The Bee found descriptions of the apparent defect in records provided by Caltrans last fall to reassure the public about the overall stability of the suspension segment of the bridge’s eastern span. Experts said the problem, combined with other construction and testing lapses by the California Department of Transportation and its contractors, raises new questions about the structural integrity of the bridge.

Kiewit-FCI-Manson, a joint venture, built the foundation as part of a $177 million contract. It did not provide the problematic 2007 test results until after a Bee investigation in November showed that a Caltrans employee skipped required test preparation for separate checks of the same foundation and fabricated results on other structures”

The story sparked a federal highways authority investigation into the response of Caltrans ( the state transportation authority) and ultimately a series of errors with testing concrete on other bridges and projects was uncovered.

I took a look at the Safeco field lawsuit, which has been going on for years, and to be fair the basis for the case was not based on Kiewits work, but rather steel products that were built by subcontractor for the project that were problematic. The Mariners sued the build team which included Kiewit for damages and liability.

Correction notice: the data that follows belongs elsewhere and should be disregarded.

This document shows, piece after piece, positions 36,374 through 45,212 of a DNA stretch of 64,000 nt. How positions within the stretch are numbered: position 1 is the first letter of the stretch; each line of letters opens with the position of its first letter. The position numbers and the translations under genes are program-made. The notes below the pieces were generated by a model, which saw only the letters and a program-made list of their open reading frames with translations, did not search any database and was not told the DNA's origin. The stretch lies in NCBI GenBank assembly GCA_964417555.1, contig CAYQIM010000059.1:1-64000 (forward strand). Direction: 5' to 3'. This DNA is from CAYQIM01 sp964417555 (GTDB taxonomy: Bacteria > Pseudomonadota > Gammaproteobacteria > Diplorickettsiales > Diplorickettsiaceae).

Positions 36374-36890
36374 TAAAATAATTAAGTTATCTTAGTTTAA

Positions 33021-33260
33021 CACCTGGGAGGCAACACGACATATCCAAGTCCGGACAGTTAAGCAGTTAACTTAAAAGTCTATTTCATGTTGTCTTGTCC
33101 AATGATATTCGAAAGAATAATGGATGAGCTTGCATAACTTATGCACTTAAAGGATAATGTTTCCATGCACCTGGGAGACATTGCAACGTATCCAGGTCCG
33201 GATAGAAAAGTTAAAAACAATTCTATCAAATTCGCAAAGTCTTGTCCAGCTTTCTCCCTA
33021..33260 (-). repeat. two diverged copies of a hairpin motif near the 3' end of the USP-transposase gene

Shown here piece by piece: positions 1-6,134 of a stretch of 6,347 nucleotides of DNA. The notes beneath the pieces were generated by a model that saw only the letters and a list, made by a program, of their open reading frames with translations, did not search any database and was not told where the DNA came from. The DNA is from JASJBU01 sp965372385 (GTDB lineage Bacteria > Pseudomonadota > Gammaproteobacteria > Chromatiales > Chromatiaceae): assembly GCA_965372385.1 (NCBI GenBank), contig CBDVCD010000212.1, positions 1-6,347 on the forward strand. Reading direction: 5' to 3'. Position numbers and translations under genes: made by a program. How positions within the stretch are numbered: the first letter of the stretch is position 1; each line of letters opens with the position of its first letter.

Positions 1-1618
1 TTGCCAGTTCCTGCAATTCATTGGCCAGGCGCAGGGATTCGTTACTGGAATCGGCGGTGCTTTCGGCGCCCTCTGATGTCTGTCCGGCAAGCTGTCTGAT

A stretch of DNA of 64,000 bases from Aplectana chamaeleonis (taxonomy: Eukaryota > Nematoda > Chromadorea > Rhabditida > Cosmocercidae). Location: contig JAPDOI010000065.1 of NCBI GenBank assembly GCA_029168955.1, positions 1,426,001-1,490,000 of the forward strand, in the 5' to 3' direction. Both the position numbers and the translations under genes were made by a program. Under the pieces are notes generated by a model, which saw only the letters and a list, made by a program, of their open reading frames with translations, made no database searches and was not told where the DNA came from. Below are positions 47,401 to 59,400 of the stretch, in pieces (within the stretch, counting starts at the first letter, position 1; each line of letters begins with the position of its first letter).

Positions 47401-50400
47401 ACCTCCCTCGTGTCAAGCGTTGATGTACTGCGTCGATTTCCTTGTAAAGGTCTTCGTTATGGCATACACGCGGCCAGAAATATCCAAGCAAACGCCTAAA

Both Port Mann builders Kiewit and Flatiron worked on the San Francisco-Oakland bridge build detailed above.

More to come next week, but you might want to refresh your memory on the Public Safety Construction Corruption report that I obtained earlier this year on a freedom of information request…. http://lailayuile.com/2012/06/19/money-and-corruption-are-ruining-the-land/